Ottawa Citizen

WHY mobsters leave their guns behind after a hit

- BY MICHELLE TSAI

The final episode of the Sopranos airs tonight. There’s bound to be some gunplay. In two killings featured in last Sunday’s episode, mob hit men dropped their guns before leaving the crime scene. As Clemenza says in The Godfather, “Leave the gun, take the cannoli.” How come mafia hit men always drop the guns? They don’t want to be caught with the weapon while fleeing the scene. If they’ve taken precaution­s to keep the gun from being traced back to them, it won’t be much help to the police. In that case, it’s better to leave it for the cops.

The decision is a calculatio­n of probabilit­y rather than a question of style. Mobsters aren’t the only ones who prefer the cannoli to the Smith&Wesson; it’s a move that many profession­al killers employ when they can, along with ditching the gloves and shirt they wore (which may contain gunshot residue).

Only a criminal who is completely confident his gun can’t be traced would abandon the weapon. In this case, his chances of being connected with the weapon are so low that he’s more worried about running into law en- forcement during the getaway. (Why not toss the gun in the harbour, like they do on The Wire? It’s not foolproof disposal; divers can retrieve weapons.)

A killer who drops his gun better be sure it’s free of incriminat­ing clues like fingerprin­ts and DNA. As countless crime dramas have taught us, forensics experts can dust a weapon for prints and match them against those from a criminal database or a particular suspect. The police can also sometimes collect DNA from sweat or skin cells left on the gun.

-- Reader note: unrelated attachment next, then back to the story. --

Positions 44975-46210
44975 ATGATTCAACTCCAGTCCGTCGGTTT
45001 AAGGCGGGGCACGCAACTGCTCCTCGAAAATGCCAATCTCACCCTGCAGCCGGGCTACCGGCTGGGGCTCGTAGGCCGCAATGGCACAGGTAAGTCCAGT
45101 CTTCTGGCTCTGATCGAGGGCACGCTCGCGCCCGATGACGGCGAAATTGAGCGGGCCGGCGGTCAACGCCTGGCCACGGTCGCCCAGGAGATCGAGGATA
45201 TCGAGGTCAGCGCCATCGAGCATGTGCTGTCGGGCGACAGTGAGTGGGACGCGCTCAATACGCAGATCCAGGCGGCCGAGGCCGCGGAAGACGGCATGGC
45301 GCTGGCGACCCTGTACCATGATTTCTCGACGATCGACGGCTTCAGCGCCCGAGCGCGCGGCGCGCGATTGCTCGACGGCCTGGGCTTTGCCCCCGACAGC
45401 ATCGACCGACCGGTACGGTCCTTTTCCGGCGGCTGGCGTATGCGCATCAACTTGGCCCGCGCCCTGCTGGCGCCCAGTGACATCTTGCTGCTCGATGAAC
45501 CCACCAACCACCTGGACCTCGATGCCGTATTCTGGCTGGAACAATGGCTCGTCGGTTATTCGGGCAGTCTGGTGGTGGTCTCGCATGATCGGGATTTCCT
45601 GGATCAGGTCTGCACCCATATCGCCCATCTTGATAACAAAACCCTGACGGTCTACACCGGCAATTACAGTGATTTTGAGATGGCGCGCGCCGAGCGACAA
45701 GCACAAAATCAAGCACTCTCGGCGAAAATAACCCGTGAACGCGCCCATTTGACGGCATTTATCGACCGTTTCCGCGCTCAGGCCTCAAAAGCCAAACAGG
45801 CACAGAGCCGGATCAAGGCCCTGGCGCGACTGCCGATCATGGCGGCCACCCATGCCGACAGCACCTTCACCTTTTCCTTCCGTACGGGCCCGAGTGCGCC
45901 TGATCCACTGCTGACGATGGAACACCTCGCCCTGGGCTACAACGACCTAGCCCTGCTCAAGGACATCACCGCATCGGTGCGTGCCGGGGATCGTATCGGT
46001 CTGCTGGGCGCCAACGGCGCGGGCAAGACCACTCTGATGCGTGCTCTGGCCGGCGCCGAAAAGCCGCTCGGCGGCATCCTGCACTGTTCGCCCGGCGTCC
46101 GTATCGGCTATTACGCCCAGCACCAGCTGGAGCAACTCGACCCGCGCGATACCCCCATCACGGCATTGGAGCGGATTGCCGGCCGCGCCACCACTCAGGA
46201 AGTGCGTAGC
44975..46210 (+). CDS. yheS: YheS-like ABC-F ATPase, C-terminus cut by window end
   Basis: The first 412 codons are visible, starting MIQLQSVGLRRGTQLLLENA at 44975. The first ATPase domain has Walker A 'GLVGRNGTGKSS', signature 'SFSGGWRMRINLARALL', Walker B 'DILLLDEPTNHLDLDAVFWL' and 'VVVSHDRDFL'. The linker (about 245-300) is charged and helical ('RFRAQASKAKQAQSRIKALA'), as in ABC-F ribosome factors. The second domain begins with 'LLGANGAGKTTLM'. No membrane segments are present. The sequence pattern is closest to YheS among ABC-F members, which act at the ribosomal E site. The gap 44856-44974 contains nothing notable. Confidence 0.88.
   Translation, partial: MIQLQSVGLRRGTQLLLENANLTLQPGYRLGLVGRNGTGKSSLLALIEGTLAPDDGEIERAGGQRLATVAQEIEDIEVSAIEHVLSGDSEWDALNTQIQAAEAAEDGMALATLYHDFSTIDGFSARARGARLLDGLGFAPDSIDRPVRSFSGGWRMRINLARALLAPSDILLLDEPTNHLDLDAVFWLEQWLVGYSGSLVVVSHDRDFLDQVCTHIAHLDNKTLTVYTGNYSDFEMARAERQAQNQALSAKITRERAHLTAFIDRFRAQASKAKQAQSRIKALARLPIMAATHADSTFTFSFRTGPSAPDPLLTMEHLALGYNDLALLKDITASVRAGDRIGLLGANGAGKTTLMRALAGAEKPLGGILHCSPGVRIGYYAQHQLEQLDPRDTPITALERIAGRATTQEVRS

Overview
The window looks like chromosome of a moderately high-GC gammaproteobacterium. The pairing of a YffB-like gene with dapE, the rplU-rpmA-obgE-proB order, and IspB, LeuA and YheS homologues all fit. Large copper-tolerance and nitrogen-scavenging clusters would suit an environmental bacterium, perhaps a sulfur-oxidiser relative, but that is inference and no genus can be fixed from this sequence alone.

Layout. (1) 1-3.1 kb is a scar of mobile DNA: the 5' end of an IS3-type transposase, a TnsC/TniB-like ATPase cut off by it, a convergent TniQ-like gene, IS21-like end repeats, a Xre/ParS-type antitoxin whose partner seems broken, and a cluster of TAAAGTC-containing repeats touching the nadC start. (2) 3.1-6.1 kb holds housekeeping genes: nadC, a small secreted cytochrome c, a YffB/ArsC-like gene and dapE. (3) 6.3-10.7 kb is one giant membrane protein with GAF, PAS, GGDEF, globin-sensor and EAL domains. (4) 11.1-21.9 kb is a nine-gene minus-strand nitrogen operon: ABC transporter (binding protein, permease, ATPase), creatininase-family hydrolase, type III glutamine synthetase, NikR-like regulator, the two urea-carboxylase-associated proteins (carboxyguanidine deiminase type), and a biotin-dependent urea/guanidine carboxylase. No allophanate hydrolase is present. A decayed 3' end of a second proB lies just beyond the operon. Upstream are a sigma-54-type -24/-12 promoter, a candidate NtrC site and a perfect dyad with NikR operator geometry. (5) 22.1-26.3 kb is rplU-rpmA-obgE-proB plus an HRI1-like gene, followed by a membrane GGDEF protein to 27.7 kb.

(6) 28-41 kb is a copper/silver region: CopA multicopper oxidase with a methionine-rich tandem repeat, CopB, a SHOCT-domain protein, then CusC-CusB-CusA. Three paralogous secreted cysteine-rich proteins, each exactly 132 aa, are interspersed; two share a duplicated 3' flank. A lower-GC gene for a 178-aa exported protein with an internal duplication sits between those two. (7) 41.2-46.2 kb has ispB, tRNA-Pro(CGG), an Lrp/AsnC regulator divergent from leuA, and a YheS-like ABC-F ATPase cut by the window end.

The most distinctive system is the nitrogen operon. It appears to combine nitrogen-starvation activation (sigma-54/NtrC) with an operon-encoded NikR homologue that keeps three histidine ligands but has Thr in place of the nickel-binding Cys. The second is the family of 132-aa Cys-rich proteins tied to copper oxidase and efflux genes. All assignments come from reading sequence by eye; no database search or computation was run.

The serial number poses another problem; it can trace the gun’s life story, from when and where it was manufactur­ed to who bought the weapon from which dealer. A killer might try to destroy the etched code by drilling or sanding it away. (In some cases, the police can recover the number by applying chemical reagents to the metal surface.) If the gun is stolen, the serial number could lead investigat­ors down the wrong path, but a discipline­d criminal would probably remove it just to be safe.

From Slate.com

 ?? LORIS SAVINO, REUTERS ?? If someone has taken the trouble to make sure a gun cannot be traced back to them before making a hit, it’s better to leave it for the cops than be caught fleeing the scene with it.
LORIS SAVINO, REUTERS If someone has taken the trouble to make sure a gun cannot be traced back to them before making a hit, it’s better to leave it for the cops than be caught fleeing the scene with it.

Newspapers in English

Newspapers from Canada